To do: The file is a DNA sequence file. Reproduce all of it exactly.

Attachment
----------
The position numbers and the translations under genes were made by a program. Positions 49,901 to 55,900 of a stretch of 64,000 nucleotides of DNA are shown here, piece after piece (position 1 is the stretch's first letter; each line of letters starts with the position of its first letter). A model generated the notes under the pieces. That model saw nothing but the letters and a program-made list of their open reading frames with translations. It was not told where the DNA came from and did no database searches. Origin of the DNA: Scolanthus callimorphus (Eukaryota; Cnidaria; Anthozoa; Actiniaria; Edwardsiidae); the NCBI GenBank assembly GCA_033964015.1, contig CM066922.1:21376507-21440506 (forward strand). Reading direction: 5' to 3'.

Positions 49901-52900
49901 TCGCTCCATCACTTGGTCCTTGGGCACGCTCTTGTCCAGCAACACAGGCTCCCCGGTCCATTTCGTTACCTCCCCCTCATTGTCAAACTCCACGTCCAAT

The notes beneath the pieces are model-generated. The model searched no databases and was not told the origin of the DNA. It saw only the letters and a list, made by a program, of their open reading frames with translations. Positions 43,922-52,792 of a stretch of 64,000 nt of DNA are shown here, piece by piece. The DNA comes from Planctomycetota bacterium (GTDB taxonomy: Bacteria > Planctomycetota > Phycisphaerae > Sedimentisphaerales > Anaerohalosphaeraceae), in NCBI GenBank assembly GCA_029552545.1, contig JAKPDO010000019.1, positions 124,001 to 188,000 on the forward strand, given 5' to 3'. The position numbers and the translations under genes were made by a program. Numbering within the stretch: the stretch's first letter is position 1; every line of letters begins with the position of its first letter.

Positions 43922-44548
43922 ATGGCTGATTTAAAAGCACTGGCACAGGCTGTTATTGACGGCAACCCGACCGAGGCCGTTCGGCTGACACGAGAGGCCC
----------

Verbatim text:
The position numbers and the translations under genes were made by a program. Positions 49,901 to 55,900 of a stretch of 64,000 nucleotides of DNA are shown here, piece after piece (position 1 is the stretch's first letter; each line of letters starts with the position of its first letter). A model generated the notes under the pieces. That model saw nothing but the letters and a program-made list of their open reading frames with translations. It was not told where the DNA came from and did no database searches. Origin of the DNA: Scolanthus callimorphus (Eukaryota; Cnidaria; Anthozoa; Actiniaria; Edwardsiidae); the NCBI GenBank assembly GCA_033964015.1, contig CM066922.1:21376507-21440506 (forward strand). Reading direction: 5' to 3'.

Positions 49901-52900
49901 TCGCTCCATCACTTGGTCCTTGGGCACGCTCTTGTCCAGCAACACAGGCTCCCCGGTCCATTTCGTTACCTCCCCCTCATTGTCAAACTCCACGTCCAAT

The notes beneath the pieces are model-generated. The model searched no databases and was not told the origin of the DNA. It saw only the letters and a list, made by a program, of their open reading frames with translations. Positions 43,922-52,792 of a stretch of 64,000 nt of DNA are shown here, piece by piece. The DNA comes from Planctomycetota bacterium (GTDB taxonomy: Bacteria > Planctomycetota > Phycisphaerae > Sedimentisphaerales > Anaerohalosphaeraceae), in NCBI GenBank assembly GCA_029552545.1, contig JAKPDO010000019.1, positions 124,001 to 188,000 on the forward strand, given 5' to 3'. The position numbers and the translations under genes were made by a program. Numbering within the stretch: the stretch's first letter is position 1; every line of letters begins with the position of its first letter.

Positions 43922-44548
43922 ATGGCTGATTTAAAAGCACTGGCACAGGCTGTTATTGACGGCAACCCGACCGAGGCCGTTCGGCTGACACGAGAGGCCC